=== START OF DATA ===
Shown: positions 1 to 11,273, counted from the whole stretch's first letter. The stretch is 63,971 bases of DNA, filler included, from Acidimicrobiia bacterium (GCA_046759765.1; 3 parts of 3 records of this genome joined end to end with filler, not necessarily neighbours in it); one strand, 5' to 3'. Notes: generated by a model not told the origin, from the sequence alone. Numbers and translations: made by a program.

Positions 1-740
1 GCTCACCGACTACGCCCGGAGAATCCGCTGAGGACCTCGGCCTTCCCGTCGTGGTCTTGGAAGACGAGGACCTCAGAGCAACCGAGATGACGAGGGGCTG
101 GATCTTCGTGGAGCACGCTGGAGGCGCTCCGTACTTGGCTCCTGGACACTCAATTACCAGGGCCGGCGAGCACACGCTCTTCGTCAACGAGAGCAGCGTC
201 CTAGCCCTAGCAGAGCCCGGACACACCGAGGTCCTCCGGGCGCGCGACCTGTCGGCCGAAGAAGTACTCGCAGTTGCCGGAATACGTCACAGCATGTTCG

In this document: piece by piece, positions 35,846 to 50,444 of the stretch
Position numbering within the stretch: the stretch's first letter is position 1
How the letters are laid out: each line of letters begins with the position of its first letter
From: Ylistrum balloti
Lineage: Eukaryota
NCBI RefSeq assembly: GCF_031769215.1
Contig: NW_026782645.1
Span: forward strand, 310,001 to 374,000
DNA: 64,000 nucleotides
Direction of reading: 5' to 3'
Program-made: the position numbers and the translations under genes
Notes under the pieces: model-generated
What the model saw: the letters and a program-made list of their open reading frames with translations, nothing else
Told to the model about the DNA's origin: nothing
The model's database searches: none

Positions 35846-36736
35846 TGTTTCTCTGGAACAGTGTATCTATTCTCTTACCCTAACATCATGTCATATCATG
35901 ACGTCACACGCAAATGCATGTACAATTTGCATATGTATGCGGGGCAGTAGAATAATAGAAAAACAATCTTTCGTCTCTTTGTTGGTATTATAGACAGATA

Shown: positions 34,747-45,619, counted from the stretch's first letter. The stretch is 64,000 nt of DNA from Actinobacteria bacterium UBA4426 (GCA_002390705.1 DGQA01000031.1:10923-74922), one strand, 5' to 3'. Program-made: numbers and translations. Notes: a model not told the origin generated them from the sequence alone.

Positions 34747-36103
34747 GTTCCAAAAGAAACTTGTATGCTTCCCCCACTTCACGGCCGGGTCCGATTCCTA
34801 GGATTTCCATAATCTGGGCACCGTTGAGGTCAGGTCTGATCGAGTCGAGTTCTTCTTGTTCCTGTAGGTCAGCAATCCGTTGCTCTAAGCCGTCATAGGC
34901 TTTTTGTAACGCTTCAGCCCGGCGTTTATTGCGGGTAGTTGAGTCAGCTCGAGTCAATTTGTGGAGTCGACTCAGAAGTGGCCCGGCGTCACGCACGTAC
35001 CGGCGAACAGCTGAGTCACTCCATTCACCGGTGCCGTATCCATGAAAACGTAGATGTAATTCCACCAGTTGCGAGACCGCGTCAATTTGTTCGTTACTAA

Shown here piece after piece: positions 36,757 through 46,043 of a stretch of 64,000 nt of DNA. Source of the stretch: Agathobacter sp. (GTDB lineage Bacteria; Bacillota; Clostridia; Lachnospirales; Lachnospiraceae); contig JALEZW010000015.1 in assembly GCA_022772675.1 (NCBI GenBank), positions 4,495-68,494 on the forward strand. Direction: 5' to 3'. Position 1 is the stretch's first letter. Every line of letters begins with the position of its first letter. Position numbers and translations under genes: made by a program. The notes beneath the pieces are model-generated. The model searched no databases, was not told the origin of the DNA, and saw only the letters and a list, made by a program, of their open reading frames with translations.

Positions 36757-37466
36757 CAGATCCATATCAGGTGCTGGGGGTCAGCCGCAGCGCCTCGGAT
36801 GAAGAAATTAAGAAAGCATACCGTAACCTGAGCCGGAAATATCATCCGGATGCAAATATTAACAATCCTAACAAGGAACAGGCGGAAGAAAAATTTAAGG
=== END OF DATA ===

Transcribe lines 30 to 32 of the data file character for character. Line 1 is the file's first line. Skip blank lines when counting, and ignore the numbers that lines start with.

Shown here piece after piece: positions 36,757 through 46,043 of a stretch of 64,000 nt of DNA. Source of the stretch: Agathobacter sp. (GTDB lineage Bacteria; Bacillota; Clostridia; Lachnospirales; Lachnospiraceae); contig JALEZW010000015.1 in assembly GCA_022772675.1 (NCBI GenBank), positions 4,495-68,494 on the forward strand. Direction: 5' to 3'. Position 1 is the stretch's first letter. Every line of letters begins with the position of its first letter. Position numbers and translations under genes: made by a program. The notes beneath the pieces are model-generated. The model searched no databases, was not told the origin of the DNA, and saw only the letters and a list, made by a program, of their open reading frames with translations.

Positions 36757-37466
36757 CAGATCCATATCAGGTGCTGGGGGTCAGCCGCAGCGCCTCGGAT